HAES – Health At Every Size Resources

In a recent post about my personal frustration that a lot of health professionals  refer to the outdated BMI, and my concern that this mentality and practice could potentially put patients in life-threatening situations by dissuading them from seeking health care, I received a lot of feedback, so many stories from so many women who have experienced similar (and worse!) than me.


Health At Every Size

Health, not numbers

I was so thrilled this week to receive word that a group of savvy health professionals have launched an initiative that involves an “Advisory Committee” made up of HAES professionals located from around Australia that have been using HAES and the Non-Diet approach for a number of years both personally and professionally. They represent a diverse array of body shapes, sizes and experiences.  They are a group of dedicated and passionate volunteers who have recognised the need for a portal to resources for women like me who wish to be treated from a non-diet approach.

Health At Every Size (HAES) is a weight-neutral approach to health. HAES practitioners advocate that a focus on health behaviours, rather than a focus on reducing body size, is the most useful way to support people of all sizes to take care of their health.

HAES recognises that weight loss dieting is an ineffective and harmful intervention, as evidenced in over 50 years of research. As research into HAES continues, the non-diet approach has rapidly gained support from Scientists, Academics and Health Practitioners around the world as an effective alternative to weight loss.


Congratulations to my friend Sarah Harry and her colleague Fiona Sutherland over at Body Positive Australia who are not only doing amazing things within their business, but are members of the Advisory Committee of HAES Australia.  If you’re not following Body Positive Australia already, I urge you to do so, they are inspirational and offer some incredible retreats and services too not to mention Sarah’s incredible yoga classes 🙂

If that wasn’t fantastic enough, the other key reason for popping over to check-out the HAES Australia website and follow them on Facebook – is that there is a list of HAES Specialists – GPs, Psychologists, Counsellors, Dieticians, Physiologists – you name it, there’s one for you on that list – and all of these registered practitioners follow the non-diet, Health at Every Size approach.  Hooray!  Please note that this section is a work in-progress – if you have a trusted practitioner who works from a body positive perspective, please encourage them to register on the website.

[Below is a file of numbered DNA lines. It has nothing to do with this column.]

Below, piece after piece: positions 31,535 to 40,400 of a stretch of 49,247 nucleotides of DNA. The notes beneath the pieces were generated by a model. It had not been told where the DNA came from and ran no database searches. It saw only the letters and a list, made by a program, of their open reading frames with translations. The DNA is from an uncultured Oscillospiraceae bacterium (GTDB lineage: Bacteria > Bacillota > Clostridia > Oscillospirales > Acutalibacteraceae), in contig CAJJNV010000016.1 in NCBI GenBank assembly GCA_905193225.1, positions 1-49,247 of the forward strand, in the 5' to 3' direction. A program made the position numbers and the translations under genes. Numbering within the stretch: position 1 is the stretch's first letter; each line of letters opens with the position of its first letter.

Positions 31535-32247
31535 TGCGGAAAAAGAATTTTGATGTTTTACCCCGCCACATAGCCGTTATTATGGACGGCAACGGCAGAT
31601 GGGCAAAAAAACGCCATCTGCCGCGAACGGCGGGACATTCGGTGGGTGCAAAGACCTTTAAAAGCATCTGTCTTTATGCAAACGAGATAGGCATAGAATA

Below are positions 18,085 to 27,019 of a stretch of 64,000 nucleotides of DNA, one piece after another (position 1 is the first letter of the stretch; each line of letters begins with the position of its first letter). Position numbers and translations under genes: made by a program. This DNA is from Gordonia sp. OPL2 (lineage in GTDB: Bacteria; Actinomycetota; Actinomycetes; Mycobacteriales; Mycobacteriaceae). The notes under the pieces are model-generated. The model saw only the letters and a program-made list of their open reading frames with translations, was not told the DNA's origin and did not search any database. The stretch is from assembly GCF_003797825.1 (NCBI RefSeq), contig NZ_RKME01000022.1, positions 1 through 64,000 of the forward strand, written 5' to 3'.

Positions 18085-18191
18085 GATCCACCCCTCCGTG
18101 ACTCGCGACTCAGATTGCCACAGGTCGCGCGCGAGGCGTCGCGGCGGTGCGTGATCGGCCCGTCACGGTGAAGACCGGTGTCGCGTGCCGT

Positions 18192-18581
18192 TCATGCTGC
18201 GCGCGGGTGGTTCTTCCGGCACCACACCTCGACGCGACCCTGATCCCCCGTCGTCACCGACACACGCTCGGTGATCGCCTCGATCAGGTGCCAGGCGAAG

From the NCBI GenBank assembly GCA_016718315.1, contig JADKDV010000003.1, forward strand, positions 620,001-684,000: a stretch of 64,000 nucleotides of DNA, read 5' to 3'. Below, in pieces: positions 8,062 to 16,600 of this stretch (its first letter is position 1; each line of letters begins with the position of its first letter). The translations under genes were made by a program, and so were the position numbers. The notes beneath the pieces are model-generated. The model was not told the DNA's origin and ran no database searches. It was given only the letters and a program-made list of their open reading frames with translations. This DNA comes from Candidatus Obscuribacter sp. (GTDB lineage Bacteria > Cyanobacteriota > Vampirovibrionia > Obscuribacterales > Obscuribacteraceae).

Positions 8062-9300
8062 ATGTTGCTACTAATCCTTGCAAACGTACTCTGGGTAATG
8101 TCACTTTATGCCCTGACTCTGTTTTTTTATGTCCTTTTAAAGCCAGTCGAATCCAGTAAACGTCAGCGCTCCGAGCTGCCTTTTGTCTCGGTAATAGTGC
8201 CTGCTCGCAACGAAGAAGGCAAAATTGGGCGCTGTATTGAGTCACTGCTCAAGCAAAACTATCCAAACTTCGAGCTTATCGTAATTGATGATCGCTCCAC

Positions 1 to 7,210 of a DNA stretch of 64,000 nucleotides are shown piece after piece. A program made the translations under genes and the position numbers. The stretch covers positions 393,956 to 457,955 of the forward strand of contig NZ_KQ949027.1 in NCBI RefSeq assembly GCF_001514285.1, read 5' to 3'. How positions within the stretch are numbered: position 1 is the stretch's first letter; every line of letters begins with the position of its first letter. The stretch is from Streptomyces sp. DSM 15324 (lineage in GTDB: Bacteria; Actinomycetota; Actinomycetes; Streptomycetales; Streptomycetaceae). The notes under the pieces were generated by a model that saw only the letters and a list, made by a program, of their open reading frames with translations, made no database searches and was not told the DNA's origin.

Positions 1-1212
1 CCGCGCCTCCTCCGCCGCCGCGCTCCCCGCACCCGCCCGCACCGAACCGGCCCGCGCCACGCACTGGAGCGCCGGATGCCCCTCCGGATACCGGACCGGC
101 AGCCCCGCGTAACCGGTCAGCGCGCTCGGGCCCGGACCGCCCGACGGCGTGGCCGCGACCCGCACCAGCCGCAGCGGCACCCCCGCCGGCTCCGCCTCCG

Please share this information with all the curvy women you know that would benefit from this list. It’s so important that we look after our health, and NEVER let the mis-informed attitude of health professionals that don’t understand the HAES approach impact our commitment to caring for ourselves.

Love your shape!

Janine x


BMI = Bloody Meaningless Information

When the people and tools that could make a difference, actually have the opposite effect!

Last Friday was a public holiday here in Melbourne, and as I’d just returned to Melbourne after a fabulous holiday in Thailand and Cambodia with my family, I was keen to nip into my GP for a prescription. Alas the clinic was closed, so on Saturday I booked the carefully selected time of 2pm for an appointment as I knew I could duck in and out for the simple request….

About 4 years ago I developed insomnia.  To give you some back-story to my plight, back in May 2011 I decided to quit smoking.  I successfully did this by retreating to a lovely cottage for a week until the “grumps” were over and I could assimilate back into normal society 😉 A couple of days after quitting, I noticed that I was feeling different – but not in the positive way I had been expecting. Flash forward to mid June and my beautiful dad passed away suddenly. The shock of this event, and the enduring months that followed no doubt added to my health issues. Until then, apart from smoking, and obviously being overweight, my health had been pretty normal.  Now obviously with such a tragic event in my life, it would be normal to think that I would suffer from some emotional and potentially physical reactions. That’s what I kept telling myself when my body was so exhausted it could barely get out of bed in the morning, when I couldn’t sleep at night and when panic attacks and irritable bowel like symptoms began to present. This went on for a few weeks until it was impossible to ignore the warning signs. Something was seriously wrong. As we all do as women, we focus on our families, our work and just getting on with it, but this was becoming impossible.